1. What are your personal perspectives as a researcher?

Research is clearly among the top motivations of academics. Research is about analysing and understanding the world, finding optimal and nice solutions for problems and to contribute to a better world and better societies. For an academic, research is yet the leitmotiv for the other activities.

Based on this assumption I welcome policies that emerge from research, that create new forms of teaching based on the results arising from research, and also that find new developments and innovations with the industry through findings and achievement coming from research.


2. In your opinion, what are the biggest challenges in your area of research?

My main research is centered on Management and in particular on Tourism. Tourism has evolved from a ‘mere’ social phenomenon and from a minor activity to one of the most prominent research areas. Since the 1960s tourism expanded so rapidly that nowadays it has become the world’s largest economic sector, well ahead of the two traditional economic giants: oil production and car industry. Not surprisingly, the academy has directed attention to this emerging area. Over the last 3 decades, and in addition to this economic growth, publications and research projects in the area have mushroomed all around the world. Tourism has clearly become fashionable and growing number of academics from all scientific areas are directing their projects to this field.


3. Where are the strengths of the UA in your opinion?

The UA is clearly amongst the most attractive campus in Portugal and, despite being relatively small, it is one of the best places to conduct research in the world. Notably the architecture, the design, the location and the nearby city are amongst the most important features of our campus. Academics are human beings, whenever they decide where to live, they give particular attention to the living conditions and the individual and family comfort. Therefore, the quality of the infrastructure and its location play a critical role to decide where to live.

Also, and in addition to its physical plant, the campus is well advanced from a technological point of view. Nowadays, the concept of geographical centrality is losing ground to the idea of knowledge centrality … and it is undeniable that the UA has gained ground from a technological and scientific point of view.

The close networking developed with the business and organisations outside the campus is also amongst the most distinctive features of the UA. This pushes academics into some of the most critical challenges they are faced at present: they have to innovate in close cooperation with the ‘outside’ world, and also they have to re-orient their research to activities that support their research and teaching activities but also that are also responsible for raising new sources of funding.


4. Could you give one idea to improve research in the UA?

One of the main advantages of the UA is its integrated campus. Right from the beginning the UA has expanded its plant and based its teaching and research under the umbrella of a very simple governance: departments that interact horizontally with each other. And there is no doubt that this organisation is one of the cornerstones of the UA success.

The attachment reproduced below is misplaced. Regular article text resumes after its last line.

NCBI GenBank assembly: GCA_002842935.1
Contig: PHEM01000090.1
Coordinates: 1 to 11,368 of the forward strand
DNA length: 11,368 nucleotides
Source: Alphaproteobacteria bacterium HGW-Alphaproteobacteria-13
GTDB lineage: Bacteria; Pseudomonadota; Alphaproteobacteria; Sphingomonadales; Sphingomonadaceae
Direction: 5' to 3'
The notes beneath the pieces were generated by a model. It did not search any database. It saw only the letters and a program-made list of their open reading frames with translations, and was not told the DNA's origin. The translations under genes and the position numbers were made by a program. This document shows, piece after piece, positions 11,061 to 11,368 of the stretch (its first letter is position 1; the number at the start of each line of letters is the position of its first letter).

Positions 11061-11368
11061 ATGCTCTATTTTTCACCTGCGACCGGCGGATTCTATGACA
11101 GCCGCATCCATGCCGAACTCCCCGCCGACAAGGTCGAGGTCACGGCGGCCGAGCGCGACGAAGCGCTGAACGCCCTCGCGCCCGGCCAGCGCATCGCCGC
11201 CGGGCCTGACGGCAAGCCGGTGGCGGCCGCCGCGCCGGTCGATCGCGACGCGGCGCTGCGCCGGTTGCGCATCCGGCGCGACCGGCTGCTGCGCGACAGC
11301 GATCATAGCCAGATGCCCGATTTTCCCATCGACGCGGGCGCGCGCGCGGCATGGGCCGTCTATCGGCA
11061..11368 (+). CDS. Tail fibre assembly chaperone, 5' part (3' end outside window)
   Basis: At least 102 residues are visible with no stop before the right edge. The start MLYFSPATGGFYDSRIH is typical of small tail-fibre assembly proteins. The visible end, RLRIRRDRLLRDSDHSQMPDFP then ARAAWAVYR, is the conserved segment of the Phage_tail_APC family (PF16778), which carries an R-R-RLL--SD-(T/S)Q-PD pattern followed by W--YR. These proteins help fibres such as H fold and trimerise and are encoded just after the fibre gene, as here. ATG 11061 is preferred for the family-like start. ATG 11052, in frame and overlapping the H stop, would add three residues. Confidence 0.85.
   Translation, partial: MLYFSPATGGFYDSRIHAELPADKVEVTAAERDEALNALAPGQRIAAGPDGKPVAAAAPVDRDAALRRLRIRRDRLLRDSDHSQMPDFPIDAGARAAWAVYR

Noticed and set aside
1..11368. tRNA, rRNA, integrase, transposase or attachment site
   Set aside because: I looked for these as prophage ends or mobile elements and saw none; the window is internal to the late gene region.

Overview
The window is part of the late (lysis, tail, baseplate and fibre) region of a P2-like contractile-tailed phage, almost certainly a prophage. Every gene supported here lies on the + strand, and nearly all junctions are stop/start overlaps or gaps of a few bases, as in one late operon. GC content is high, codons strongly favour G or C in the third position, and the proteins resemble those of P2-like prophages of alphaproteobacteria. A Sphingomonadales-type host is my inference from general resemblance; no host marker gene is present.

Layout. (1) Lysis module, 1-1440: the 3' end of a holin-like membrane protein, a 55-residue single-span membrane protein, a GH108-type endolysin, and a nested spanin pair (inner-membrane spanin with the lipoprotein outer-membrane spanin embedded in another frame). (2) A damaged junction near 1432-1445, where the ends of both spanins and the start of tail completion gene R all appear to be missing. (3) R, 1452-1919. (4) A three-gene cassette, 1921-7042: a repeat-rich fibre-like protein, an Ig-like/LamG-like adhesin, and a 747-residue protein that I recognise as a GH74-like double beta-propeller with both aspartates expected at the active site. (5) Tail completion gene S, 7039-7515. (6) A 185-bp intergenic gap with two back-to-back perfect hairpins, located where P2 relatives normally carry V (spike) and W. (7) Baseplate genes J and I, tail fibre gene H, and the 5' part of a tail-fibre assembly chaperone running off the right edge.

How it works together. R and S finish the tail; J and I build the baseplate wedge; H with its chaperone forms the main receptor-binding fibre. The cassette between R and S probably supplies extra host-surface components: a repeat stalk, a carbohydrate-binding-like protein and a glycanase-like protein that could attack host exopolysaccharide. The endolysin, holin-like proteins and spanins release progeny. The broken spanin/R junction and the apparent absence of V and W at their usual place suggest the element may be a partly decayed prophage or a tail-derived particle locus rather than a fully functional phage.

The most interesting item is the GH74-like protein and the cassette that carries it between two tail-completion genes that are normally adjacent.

However, the university of the 1970s and 1980s, with less than 5 thousand students, has given stage to a city of knowledge with more than 15 thousand students, and with worldwide connections.

While it seems undeniable that its horizontal structure should be maintained in the future, and new tiers of government and bureaucratic structures should be avoided, the UA has to strengthen its internal connections and take advantage of the physical and scientific ‘proximities’ and accelerate forms of internal networking to densify and optimize all its potential. The evolution

of research and the emergence of new ways of teaching will clearly depend on the capacity of the UA to innovate and to rediscover itself.

última atualização a 24-02-2016

Mountain View

Carlos Costa is Full Professor (Professor Catedrático), Head of the Department of Economics, Management and Industrial Engineering of the University of Aveiro and Editor of the Journal of Tourism & Development (Revista de Turismo e Desenvolvimento).

He holds a PhD and MSc on Tourism Management (University of Surrey, UK), and a BSc on Urban and Regional Planning (University of Aveiro, Portugal).

Carlos is the leader of the Tourism Research Unit and of the PhD Tourism Programme of the University of Aveiro. He is also Scientific Coordinator of the “idtour-unique solutions” (tourism spin-off company of the University of Aveiro), a private sector company located in the University, responsible for the transference of knowledge and innovation to the tourism sector. Carlos is involved in a number of national and international tourism projects.


Prof. Carlos Costa
Department of Economics, Management, Industrial Engineering and Tourismo (DEGEIT)
Universidade de Aveiro
Campus Universitário de Santiago
3810-193 Aveiro, Portugal
phone: +351 234 370 361
e-mail: ccosta@ua.pt  

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